4. Villain  Iago
I don’t think there’s a greater, more malevolent, unrepentant, intelligent, repulsive, inscrutable, or fascinating villain in Shakespeare or in fiction than Iago. It’s not what he does to his enemies but to his friends that is so frightening. He destroys others from the inside out, using their flaws or virtues against them. A devil figure and a textbook psychopath, Iago is both endlessly cunning and mundane. The audience never witnesses his death or gets a satisfying explanation for why he led his comrades into spectacular disaster.
4. Villain  Richard III
Scholars consider Richard III to be one of the most maligned figures in history, thanks in large part to Shakespeare’s dynamic creation. This Richard III ruthlessly kills his way to the throne, playing with victims as he goes. He is despicable, yet he seduces audiences with his brilliance and wicked sense of humor. Unfortunately, we eventually realize that he has also duped us. Once king, Richard becomes a paranoid despot, revealing himself as nothing more than an empty, lonely mad man.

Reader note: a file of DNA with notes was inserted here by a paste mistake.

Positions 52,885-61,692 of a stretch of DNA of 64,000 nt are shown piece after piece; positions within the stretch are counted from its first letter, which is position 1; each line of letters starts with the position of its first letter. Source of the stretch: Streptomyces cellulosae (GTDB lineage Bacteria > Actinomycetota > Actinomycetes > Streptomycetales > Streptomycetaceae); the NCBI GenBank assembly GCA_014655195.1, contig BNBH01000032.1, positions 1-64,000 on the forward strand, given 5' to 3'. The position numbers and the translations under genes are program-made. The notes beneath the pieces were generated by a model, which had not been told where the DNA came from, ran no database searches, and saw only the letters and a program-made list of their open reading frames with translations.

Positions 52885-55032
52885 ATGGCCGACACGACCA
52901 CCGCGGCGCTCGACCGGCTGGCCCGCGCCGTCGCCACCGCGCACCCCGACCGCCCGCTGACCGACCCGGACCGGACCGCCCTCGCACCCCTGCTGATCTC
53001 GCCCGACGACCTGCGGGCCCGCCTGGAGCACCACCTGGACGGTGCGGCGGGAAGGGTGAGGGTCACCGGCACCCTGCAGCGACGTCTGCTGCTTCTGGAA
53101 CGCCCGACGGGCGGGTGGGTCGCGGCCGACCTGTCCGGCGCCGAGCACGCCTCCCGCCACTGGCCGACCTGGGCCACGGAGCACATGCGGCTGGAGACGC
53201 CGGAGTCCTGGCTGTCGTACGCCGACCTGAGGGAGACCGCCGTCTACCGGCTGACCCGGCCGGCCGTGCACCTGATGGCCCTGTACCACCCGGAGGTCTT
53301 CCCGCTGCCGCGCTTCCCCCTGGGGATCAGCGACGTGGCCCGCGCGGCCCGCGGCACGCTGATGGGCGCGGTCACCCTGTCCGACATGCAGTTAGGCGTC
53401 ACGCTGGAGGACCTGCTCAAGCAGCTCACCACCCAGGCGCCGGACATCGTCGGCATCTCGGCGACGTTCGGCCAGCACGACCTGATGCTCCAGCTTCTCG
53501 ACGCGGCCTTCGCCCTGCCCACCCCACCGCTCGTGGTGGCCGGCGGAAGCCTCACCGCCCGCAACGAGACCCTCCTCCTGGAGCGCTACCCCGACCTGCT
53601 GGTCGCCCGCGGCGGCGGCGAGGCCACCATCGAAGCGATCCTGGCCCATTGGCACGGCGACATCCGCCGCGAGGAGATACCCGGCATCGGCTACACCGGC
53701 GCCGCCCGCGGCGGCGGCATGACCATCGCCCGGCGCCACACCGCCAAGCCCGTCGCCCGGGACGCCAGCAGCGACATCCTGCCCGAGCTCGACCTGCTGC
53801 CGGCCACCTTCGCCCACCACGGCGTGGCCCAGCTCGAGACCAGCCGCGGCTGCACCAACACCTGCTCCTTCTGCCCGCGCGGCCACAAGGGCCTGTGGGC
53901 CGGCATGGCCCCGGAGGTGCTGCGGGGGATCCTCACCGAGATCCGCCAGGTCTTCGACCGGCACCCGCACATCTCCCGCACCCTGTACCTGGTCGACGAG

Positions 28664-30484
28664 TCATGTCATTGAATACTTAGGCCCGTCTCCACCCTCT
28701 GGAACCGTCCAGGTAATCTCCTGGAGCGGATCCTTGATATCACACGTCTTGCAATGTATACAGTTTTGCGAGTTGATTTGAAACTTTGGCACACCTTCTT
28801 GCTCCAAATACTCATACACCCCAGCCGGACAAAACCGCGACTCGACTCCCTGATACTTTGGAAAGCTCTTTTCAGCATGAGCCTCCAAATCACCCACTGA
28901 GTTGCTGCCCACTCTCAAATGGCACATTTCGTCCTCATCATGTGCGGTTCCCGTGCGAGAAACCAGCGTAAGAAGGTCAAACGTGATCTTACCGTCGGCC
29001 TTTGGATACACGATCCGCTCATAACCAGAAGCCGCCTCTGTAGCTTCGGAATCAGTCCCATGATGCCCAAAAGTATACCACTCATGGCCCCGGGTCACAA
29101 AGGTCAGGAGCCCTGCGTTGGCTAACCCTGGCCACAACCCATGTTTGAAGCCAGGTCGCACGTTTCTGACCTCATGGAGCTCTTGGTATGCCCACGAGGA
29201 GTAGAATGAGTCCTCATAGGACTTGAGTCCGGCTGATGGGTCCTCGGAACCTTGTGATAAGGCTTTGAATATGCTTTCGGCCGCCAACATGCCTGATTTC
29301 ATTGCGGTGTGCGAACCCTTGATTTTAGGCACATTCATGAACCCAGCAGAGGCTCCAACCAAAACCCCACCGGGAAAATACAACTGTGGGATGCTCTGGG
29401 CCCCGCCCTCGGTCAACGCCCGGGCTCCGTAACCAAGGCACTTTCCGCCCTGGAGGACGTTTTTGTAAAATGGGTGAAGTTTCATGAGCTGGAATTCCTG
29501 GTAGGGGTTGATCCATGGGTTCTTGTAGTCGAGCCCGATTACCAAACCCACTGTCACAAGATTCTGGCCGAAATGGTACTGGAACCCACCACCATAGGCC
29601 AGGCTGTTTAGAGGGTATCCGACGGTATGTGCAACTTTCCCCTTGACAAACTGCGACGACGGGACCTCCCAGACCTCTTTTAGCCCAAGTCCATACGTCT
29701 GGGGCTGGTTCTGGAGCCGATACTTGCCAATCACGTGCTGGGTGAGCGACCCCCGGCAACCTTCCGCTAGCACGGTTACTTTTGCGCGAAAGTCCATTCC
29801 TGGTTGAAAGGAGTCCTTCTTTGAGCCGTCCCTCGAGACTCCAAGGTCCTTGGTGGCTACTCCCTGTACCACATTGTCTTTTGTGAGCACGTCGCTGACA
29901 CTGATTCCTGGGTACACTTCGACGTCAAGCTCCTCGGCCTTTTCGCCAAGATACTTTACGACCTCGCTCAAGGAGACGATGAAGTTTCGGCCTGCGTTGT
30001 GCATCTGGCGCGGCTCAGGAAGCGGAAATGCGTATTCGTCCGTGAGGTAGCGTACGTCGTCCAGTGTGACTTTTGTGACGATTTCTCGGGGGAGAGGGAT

4. Villain  Aaron
In a play filled with heinous individuals, Aaron the Moor stands out as the most cunning and sadistic. Though he refuses to repent and delivers epic speeches about reveling in depravity, his position as a slave and his love for his infant son are points of sympathy. Aaron is one of Shakespeare’s most charismatic and evil characters.
4. Villain  Shylock
Shylock is one of Shakespeare’s most written about and most controversial characters. Both an antisemitic charicature and a sympathetic figure, Shylock craves money and blood and gives stirring speeches about the mistreatment of Jews. He has been used in arguments defending and condemning bigotry. Ultimately a bitter, sad, and vengeful man, ill-treatment has warped Shylock’s humanity. He is a reminder of prejudices present in Shakespeare’s time and now.